1$ implying absence of first kind gap. However, if sub--dominant terms of
$E^{(1)}$ are taking into account in equations
(\ref{GSII}) and (\ref{gse3}), $\dlim _{L\to \infty} \left(E^{(1)}
(L\,\rho )- L\, e (\rho ) \right)$ is continuous but non--differentiable
function of $\rho $ at $\rho =1/2$. This fact is the scar of a gap sweeped out
by the long range hopping. Opposed to the result by Kennedy--Lieb, the mean
field Falicov--Kimball model presents a phase transition at $u=0$. Observe
that there is no contradiction with item {\bf D} of the introduction since the
elements of the mean field hopping matrix are non--uniform in $L$.
%%%%%%%%%%%%%%%%%%%%%%%%%%%%%%%%%%%%%%%%%%%%%%%%%%%%%%%%%%%%%%%%%%%%%%%%%%%%%
%A
%%%%%%%%%%%%%%%%%%%%%%%%%%%%%%%%%%%%%%%%%%%%%%%%%%%%%%%%%%%%%%%%%%%%%%%%%%%%%
\appendix
\section{Matrices of the Form $\alpha I + \beta \UM$}
\label{prop1}
\zerarcounters
\noindent
{\it Proof of Lemma \ref{prop}.} Clearly, the collection of matrices $\calC$
form a vector space. This collection also forms a commutative algebra with the
product of two matrices $C=
\alpha I + \beta \UM$ and $D=\gamma I + \delta \UM$ given by
\beq
\label{prod}
CD = DC = \alpha \gamma \, I + (\alpha \delta + \beta \gamma + \beta \delta R)
\UM \, .
\eeq
>From equation (\ref{prod}), $D$ is the inverse of $C$, $D= C^{-1}$,
if
\beq
\alpha \gamma = 1 \;\;\;\;\;\;\;\; {\rm and} \;\;\;\;\;\;\; \alpha \delta +
\beta \gamma + \beta \delta R
\eeq
hold. Solving these two equations we get the coefficients of $I$ and $\UM$ of the
item {\it 2}.
%and
%$$
%(\alpha + \beta ) \delta = -\, \frac \beta \alpha
%$$
%from which the coefficient of $\UM$ is also obtained.
To prove item {\it 3} we notice that matrices of the form $\alpha I + \beta
\UM$ are circulant matrices
\beq
{\tilde C} = {\rm circ}(c_1, c_2, \dots , c_R) = \left(
\ba{ccccc}
c_1 & c_2 & c_3 & \ldots & c_R \\
c_R & c_1 & c_2 & \ldots & c_{R-1} \\
c_{R-1} & c_R & c_1 & \ldots & c_{R-2} \\
\vdots & \vdots & \vdots & \ddots & \vdots \\
c_2 & c_3 & c_4 & \ldots & c_1 \\
\ea
\right)
\eeq
with
\beq
\label{c}
c_1 = \alpha + \beta \;\;\;\;\; {\rm and} \;\;\;\;\; c_2 = c_3 = \cdots = c_R=
\beta \, .
\eeq
Circulant matrices can always be diagonalized by Fourier matrices $F$ (see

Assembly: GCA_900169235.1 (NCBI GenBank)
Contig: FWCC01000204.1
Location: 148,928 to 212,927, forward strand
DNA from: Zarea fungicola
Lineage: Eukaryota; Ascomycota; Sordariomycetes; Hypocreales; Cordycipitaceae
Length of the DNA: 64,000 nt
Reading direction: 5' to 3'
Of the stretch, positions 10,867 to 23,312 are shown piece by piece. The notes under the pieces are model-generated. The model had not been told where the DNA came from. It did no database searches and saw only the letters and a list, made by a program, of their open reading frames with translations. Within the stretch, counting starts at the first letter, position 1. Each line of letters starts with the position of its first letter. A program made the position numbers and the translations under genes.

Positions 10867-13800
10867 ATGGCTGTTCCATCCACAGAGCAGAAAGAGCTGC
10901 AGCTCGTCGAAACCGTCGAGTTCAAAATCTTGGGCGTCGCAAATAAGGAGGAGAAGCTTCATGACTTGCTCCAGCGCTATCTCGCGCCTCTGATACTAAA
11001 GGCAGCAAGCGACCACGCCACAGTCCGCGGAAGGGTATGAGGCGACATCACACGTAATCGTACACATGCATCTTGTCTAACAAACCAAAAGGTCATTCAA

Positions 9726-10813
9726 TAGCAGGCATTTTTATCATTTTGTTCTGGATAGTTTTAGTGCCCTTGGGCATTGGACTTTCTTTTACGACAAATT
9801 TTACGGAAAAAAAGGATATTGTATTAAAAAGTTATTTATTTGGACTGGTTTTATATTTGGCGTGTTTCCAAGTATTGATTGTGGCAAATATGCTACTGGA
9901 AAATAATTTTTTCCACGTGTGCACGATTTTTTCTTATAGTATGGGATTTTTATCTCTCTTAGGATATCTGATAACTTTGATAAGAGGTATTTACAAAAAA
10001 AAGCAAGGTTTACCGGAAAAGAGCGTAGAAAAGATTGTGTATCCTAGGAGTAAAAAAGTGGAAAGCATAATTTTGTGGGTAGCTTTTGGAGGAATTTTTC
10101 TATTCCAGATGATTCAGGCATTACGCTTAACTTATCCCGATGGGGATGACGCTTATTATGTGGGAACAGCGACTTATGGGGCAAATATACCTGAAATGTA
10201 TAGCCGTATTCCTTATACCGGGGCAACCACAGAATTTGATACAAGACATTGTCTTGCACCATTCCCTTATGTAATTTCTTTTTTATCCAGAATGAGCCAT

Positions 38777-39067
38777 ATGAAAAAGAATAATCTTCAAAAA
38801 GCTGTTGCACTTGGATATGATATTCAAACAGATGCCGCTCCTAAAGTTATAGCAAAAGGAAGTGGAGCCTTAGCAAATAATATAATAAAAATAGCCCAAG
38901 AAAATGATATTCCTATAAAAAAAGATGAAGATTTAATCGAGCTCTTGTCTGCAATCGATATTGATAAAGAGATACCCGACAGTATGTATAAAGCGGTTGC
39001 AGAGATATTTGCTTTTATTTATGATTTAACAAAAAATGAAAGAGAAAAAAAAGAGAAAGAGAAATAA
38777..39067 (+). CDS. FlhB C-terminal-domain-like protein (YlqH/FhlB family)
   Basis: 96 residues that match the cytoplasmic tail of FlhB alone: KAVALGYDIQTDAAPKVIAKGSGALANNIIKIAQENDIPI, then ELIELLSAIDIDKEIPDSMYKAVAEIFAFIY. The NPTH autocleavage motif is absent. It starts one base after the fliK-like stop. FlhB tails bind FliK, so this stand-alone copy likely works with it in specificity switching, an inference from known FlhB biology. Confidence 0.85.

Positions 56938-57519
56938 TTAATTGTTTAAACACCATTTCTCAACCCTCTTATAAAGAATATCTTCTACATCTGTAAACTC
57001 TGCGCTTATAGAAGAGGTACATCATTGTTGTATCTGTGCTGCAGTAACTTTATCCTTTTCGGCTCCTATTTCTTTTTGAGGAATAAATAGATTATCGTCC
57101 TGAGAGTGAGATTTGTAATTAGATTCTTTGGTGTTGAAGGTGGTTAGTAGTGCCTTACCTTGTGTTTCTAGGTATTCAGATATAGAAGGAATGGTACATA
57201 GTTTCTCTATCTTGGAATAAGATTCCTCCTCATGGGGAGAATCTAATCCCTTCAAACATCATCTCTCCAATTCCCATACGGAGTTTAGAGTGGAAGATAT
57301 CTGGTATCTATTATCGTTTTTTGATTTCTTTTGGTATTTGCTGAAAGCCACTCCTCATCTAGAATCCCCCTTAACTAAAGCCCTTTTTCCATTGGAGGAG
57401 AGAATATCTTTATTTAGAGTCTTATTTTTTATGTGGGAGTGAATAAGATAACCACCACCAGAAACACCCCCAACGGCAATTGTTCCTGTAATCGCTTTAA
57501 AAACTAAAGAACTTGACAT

e.g. \cite{D}):
\beq
\label{sim}
\Lambda = F^{-1} \, {\tilde C} \, F
\eeq
where $\Lambda = {\rm diag} \{\lambda _1 , \lambda _2 , \dots , \lambda _R \}$
with
\beq
\label{lambda}
\lambda _j = c_1 + c_2 \omega _R^{j-1} + \cdots + c_R \omega _R^{(R-1)(j-1)}
\, .
\eeq
Substituting (\ref{c}) in (\ref{lambda}) we get
$$
\lambda _1 = \alpha + \beta \, R \;\;\;\;\; {\rm and} \;\;\;\;\; \lambda _2
= \cdots =\lambda _R = \alpha
$$
in view of the fact that
\beq
\label{0}
1 + \omega _R^{j-1}+ \omega _R^{2(j-1)} + \cdots + \omega _R^{(R-1)(j-1)}=0
\eeq
for all $j=2, \dots , R$.
For completeness, let us verify that (\ref{sim}) is true for matrices of the
form $C=\alpha I + \beta \UM$. Here we
need only to Fourier transform the matrix $\UM$. Writing $F$ as the matrix
$[{\bf 1} \,{\bf u}_{R,1} \, \cdots \, {\bf u}_{R,R-1}]$ with the
vectors defined in Lemma \ref{prop} as columns and using (\ref{0}) give
$$
F^{-1} \, \UM \, F = {\rm diag} (R, 0, \dots 0)
$$
from which the eigenvalues of $C$ can be read.
Finally, item {\it 4} follows from item {\it 3} and this completes the proof
of the proposition. $\QED$
%we note that a polynomial $p$ of order $R-1$ is uniquely determined by
%specifying its value at $R-1$ distinct points $z_k \in \C$.
%let $p(z) = c_1 + c_2 z + c_3 z^2 + \cdots + c_R z^{(R-1)}$ and let $\Pi =
%{\rm circ}(0,1, 0, \dots , 0) $
%denote the ciclic permutation matrix of $R$ elements
%$$
%\Pi = \left(
%\ba{ccccc}
%0 & 1 & 0 & \ldots & 0 \\
%0 & 0 & 1 & \ldots & 0 \\
%\vdots & \vdots & \vdots & \ddots & \vdots \\
%0 & 0 & 0 & \ldots & 1 \\
%1 & 0 & 0 & \ldots & 0
%\ea
%\right) \; .
%$$
%One can also verify that
%\beq
%\label{Pi}
%F^{-1} \Pi F = {\rm diag}\{ \omega _R^{j-1}, j=1, \dots ,R \}
%\eeq
%(we leave this verification to the reader). The two definitions imply that
%$\Lambda = {\rm diag} \{ p(\omega _R^{j-1}), j=1, \dots ,R\}$ and ${\tilde
%C}= p\left( \Pi \right)$ and, from (\ref{Pi}), we have
%$$
%F^{-1} \, {\tilde C} \, F = p\left(F^{-1} \Pi F\right) =
% p\left({\rm diag}\{ \omega _R^{j-1}\} \right)= {\rm diag} \{ p(\omega
% _R^{j-1})\} = \Lambda
%$$
%%%%%%%%%%%%%%%%%%%%%%%%%%%%%%%%%%%%%%%%%%%%%%%%%%%%%%%%%%%%%%%%%%%%%%%%%%%%%
%BIBL
%%%%%%%%%%%%%%%%%%%%%%%%%%%%%%%%%%%%%%%%%%%%%%%%%%%%%%%%%%%%%%%%%%%%%%%%%%%%%
\begin{thebibliography}{9}
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\bibitem[F1]{F2} P. Farkasovsky, {\it J. Phys. Cond. Matt.} {\bf 7}, 3001 (1995)
\bibitem[FK]{FK} M. Falicov, J. C. Kimball, {\it Phys. Rev. Lett} {\bf 22}, 997
(1969)
\bibitem[GM]{GM} C. Gruber, N. Macris, {\it Helv. Phys. Acta} {\bf 69}, 850
(1996)
\bibitem[K]{K} T. Kennedy, {\it Rev. Math. Phys.} {\bf 6}, 901 (1994)
\bibitem[KL]{KL} T. Kennedy, E.H. Lieb, {\it Physica} {\bf 138A}, 320
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\bibitem[MB]{MB} D. H. U. Marchetti and Oscar Bolina, {\it paper in preparation}.
\end{thebibliography}
\end{document}